Rain starts soaking into Aki’s curls as soon as she jumps out of the car. Thanks to the storm, we had our choice of parking places. I expect to have the lake to ourselves. Then we hear someone speaking with a Caribbean accent. He is walking up the steps from the lake with his parka hood up. A white ear bud trails from his ear to the cell phone in his hand. By ease dropping I learn that he has just texted a selfie of himself to person he is talking too. His face beams with the excitement of seeing a glacier snaking through granite to the lake. If the rain can’t dampen the joy of his visit, I can’t let it discourage the little dog or I.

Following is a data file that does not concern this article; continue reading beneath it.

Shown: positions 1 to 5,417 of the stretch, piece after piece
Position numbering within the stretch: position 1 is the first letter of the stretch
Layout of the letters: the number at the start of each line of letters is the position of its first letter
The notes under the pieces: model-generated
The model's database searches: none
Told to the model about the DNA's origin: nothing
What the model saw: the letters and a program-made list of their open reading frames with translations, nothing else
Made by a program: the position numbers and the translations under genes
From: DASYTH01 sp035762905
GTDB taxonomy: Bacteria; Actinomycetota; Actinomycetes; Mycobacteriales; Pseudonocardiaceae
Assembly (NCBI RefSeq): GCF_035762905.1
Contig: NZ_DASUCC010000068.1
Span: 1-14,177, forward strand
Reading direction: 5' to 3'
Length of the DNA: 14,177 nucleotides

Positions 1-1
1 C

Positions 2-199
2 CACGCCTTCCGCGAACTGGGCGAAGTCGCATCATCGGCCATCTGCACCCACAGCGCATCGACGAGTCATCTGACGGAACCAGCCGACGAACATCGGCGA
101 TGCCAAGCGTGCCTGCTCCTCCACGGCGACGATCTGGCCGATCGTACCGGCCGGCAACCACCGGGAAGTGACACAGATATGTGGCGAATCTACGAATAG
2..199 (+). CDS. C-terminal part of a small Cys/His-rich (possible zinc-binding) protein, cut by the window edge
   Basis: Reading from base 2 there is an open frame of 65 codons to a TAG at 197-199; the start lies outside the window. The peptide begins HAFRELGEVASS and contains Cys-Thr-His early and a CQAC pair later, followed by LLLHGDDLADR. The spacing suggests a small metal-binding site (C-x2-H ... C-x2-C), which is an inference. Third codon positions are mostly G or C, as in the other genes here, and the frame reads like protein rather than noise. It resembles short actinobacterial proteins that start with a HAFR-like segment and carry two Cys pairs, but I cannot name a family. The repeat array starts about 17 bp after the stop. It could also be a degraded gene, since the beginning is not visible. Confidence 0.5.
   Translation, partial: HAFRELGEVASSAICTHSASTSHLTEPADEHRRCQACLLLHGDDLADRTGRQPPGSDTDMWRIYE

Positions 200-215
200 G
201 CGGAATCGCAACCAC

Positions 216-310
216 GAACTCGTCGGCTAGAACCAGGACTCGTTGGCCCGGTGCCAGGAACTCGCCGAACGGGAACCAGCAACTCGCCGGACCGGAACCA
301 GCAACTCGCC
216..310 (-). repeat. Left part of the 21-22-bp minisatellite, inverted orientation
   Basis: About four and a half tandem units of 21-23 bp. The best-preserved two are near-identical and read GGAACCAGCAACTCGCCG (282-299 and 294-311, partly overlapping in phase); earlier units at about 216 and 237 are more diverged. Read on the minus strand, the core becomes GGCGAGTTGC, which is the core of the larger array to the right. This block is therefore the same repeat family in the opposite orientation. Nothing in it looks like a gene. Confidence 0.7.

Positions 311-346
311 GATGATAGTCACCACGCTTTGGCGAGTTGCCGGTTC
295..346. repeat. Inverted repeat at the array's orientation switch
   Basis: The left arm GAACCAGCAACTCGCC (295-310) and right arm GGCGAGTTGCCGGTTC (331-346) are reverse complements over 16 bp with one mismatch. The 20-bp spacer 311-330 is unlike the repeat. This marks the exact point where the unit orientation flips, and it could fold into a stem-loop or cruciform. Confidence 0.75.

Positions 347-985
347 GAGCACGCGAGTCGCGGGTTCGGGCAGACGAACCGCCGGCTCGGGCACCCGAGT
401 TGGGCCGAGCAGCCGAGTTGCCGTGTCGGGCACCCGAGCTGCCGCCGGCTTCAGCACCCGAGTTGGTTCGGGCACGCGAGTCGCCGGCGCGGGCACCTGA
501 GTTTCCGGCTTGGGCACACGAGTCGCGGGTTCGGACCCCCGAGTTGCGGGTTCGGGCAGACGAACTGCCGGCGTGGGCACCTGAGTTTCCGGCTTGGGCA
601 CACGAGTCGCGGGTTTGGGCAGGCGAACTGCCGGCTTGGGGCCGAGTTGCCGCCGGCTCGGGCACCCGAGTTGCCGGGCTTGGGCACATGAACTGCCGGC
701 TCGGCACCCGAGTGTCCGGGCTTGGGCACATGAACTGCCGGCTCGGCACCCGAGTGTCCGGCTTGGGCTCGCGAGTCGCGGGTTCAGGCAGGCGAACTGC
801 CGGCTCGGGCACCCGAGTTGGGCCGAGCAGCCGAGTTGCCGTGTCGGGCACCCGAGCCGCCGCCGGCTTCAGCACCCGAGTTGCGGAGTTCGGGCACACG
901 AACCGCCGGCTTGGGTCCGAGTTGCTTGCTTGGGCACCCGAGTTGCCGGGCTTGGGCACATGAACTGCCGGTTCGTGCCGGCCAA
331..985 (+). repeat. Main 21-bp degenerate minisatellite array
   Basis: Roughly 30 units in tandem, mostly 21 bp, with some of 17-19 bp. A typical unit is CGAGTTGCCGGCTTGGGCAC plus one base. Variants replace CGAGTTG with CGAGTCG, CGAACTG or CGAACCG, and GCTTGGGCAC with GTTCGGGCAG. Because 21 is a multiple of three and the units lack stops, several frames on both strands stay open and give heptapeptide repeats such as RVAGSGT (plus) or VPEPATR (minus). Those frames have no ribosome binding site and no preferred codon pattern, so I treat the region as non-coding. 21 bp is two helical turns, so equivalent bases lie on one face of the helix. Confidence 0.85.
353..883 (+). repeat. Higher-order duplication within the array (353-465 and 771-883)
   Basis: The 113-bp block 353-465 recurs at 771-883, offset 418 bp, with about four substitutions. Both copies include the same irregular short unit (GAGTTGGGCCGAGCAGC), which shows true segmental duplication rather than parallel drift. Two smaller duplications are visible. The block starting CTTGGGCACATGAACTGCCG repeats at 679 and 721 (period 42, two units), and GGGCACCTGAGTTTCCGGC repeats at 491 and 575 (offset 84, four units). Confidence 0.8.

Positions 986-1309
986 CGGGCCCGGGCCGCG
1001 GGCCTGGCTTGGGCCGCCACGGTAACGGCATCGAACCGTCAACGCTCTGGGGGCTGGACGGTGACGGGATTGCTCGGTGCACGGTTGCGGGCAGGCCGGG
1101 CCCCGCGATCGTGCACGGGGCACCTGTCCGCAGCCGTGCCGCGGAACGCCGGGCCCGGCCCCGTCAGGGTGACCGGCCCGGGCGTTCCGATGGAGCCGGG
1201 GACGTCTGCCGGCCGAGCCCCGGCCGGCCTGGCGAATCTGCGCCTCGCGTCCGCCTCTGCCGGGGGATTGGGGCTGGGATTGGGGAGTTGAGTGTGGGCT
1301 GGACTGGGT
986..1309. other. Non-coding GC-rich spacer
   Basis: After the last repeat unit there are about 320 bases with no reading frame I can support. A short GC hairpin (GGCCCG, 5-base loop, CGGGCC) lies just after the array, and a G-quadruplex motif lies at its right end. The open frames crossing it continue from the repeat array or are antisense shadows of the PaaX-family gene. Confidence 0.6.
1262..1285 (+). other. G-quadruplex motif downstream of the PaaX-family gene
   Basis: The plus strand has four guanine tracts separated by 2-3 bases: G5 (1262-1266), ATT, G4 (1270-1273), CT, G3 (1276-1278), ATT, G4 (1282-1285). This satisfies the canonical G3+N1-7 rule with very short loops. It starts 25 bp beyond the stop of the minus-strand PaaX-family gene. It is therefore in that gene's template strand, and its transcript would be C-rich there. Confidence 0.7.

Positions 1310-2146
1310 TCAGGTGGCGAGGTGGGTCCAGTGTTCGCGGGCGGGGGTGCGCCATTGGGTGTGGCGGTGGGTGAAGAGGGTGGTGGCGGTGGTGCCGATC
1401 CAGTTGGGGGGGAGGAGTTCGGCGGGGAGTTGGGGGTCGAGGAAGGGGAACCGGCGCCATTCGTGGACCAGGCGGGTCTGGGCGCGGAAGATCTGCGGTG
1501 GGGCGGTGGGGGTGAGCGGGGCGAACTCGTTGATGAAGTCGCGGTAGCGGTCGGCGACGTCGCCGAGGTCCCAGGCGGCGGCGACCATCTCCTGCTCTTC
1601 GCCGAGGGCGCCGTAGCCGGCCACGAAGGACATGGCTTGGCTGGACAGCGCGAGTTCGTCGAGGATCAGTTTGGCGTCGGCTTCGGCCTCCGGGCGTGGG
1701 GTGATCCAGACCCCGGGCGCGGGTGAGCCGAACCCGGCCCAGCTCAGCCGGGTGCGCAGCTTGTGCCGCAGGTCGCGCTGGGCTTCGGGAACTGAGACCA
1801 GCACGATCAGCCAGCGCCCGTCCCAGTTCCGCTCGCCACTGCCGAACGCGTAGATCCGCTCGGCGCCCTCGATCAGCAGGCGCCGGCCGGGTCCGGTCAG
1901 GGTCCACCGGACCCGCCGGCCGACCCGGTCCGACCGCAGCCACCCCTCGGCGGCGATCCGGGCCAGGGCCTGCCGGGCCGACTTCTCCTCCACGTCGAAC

The level of the lake is high but there is enough exposed beach to provide a path to the Nugget Falls Trail. We join the trail where it touches a slanting rock wall that still bears the groves cut into it by sharp stones frozen into the bottom of the retreating glacier. Rainwater brings out the beauty of the grooved rock. Like a pebble plucked from a creek bottom, the beauty of the rock will fade as it dries.
On the way to the falls we detour over to the arctic tern nesting area. The fierce little birds are long gone. Small, white feathers, sodden with rain, cover the green moss of the nesting area. Here and there the moss has been ripped away, exposing a woven mat of willow roots. I stick my finger into a tiny, cave-like opening under the root mat. Is this the work of a hungry bear or a nesting tern?